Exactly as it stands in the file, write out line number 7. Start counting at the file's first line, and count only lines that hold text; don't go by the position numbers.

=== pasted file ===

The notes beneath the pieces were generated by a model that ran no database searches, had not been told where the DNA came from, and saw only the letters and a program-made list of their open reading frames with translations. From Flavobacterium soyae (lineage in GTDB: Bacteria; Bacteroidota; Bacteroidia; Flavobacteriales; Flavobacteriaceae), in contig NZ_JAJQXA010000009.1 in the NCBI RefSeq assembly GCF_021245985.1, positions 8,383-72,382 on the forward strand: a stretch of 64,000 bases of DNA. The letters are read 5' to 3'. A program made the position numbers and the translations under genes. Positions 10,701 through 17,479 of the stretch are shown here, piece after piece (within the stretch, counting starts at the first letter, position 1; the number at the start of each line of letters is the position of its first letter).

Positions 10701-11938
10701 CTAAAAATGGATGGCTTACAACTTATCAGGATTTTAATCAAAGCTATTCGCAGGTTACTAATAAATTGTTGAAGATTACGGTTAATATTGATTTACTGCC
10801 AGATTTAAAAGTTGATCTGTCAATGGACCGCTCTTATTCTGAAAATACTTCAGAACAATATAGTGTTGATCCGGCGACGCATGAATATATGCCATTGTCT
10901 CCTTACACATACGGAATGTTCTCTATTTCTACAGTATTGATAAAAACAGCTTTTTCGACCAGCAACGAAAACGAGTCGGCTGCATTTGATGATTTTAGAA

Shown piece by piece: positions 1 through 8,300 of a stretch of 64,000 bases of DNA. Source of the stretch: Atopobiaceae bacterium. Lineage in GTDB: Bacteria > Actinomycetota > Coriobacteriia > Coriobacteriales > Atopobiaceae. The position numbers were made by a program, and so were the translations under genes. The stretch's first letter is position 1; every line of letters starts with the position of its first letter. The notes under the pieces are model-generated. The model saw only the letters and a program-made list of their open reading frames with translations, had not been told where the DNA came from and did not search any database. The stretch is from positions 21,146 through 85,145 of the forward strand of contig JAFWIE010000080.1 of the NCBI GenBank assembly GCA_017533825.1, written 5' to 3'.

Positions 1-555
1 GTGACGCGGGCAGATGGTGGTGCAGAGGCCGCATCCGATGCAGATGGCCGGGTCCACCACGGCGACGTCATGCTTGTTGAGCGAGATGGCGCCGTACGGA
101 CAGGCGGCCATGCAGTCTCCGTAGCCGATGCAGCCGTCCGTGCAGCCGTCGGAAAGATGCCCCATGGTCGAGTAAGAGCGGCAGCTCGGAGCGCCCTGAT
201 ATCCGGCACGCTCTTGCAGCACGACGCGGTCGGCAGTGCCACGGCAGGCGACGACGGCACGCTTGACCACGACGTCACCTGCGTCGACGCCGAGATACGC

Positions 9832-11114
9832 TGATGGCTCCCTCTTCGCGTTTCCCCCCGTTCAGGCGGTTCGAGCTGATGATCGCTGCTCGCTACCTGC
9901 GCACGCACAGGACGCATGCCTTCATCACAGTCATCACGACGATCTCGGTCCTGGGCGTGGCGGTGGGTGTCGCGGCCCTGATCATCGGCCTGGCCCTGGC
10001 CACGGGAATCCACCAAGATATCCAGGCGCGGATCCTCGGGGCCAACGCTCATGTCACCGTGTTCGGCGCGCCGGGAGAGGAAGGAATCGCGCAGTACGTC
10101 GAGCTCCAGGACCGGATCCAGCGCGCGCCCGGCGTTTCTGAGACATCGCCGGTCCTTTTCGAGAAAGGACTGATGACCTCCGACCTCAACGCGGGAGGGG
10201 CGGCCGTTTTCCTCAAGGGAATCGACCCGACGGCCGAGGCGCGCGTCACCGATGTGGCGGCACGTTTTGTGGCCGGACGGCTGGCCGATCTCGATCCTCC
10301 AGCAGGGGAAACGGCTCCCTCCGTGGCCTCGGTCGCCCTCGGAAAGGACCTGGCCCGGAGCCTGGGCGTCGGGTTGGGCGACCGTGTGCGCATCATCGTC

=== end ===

Positions 1-555